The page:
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The accuracy of the BLS productivity measures
February 1999, Vol. 122, No. 2
Edwin R. Dean
The Bureau of Labor Statistics has made sustained efforts to improve its productivity measures. The goals of these efforts have been to enhance the reliability of the measures; to facilitate analysis of economic performance; and to provide useful information to the public.1 The BLS clearly recognizes that, despite the beneficial results of its program, there is room for further improvement.
In the past several years, some have voiced concerns about the accuracy of the trends in the BLS productivity series, mainly to suggest that productivity growth for the business sector of the economy has been understated. The BLS has also been concerned about the accuracy of the major sector productivity trends and has devoted considerable effort to examining the accuracy of these trends.
The concerns about possible underestimation of productivity growth have been focused on data for the business sector of the economy, and especially the services components of that sector. Services, broadly defined, include all producing activities outside the goods sector. The major services-producing activities are transportation, communications, utilities, retail and wholesale trade, finance and insurance, and various additional services rendered to persons and businesses.2 Commentators have wondered why productivity in services has not grown nearly as rapidly as productivity in manufacturing, particularly in light of anecdotal indications of improvements in several types of services.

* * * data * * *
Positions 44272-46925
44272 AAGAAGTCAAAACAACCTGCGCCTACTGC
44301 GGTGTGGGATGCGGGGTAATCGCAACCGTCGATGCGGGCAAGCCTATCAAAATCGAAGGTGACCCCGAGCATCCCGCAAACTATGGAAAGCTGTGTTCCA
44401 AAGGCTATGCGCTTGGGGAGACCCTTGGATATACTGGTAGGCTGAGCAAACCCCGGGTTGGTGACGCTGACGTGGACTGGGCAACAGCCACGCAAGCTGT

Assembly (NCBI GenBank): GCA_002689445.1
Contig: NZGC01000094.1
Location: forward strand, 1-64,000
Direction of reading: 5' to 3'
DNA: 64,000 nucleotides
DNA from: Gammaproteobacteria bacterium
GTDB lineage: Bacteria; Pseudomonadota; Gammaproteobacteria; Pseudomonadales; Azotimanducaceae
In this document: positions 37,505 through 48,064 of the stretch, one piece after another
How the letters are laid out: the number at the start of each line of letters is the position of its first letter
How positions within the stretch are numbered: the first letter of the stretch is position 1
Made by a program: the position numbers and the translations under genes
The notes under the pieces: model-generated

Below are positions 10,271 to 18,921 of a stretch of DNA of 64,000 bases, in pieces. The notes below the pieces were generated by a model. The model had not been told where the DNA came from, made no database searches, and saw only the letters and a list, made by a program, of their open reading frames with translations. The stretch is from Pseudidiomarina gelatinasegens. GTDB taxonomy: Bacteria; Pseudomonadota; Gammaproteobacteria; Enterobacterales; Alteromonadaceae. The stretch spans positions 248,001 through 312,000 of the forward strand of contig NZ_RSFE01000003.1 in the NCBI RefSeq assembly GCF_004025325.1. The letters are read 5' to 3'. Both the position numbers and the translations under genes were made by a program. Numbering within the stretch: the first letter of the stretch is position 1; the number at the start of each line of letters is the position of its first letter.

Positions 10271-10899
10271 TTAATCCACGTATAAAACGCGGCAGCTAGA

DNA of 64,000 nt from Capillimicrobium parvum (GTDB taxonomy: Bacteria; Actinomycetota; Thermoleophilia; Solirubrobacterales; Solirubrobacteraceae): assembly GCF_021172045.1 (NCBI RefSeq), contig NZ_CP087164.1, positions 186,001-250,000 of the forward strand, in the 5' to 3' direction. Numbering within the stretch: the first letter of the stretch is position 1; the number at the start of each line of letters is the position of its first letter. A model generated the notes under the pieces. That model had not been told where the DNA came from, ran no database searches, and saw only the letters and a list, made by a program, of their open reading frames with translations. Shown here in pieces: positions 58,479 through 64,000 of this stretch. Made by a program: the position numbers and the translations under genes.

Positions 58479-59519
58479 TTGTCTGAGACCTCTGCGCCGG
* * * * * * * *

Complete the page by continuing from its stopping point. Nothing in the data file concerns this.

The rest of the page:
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1 The evolution of this program is described in Edwin R. Dean, Michael J. Harper, and Mark K. Sherwood, Productivity Measurement with Changing Weight Indices of Output and Inputs, in Industry Productivity: International Comparison and Measurement Issues (Paris, the Organization for Economic Co-Operation and Development, 1996), pp. 183215; and Edwin R. Dean and Michael J. Harper, The BLS Productivity Measurement Program, paper presented at the Conference on New Directions in Productivity Analysis of the Conference on Research on Income and Wealth, Washington, D.C., March 1998.
2 The goods and services sectors discussed in this article are based on an industry classification concept. GDP data are also disaggregated by type of product, which yields data for goods, services, and structures products. For data on GDP disaggregated by product, see Tables 1.3 and 1.4 in the Survey of Current Business, a publication of the Bureau of Economic Analysis. In these tables, the value of goods includes the producers value as well as the transportation costs and trade margins.
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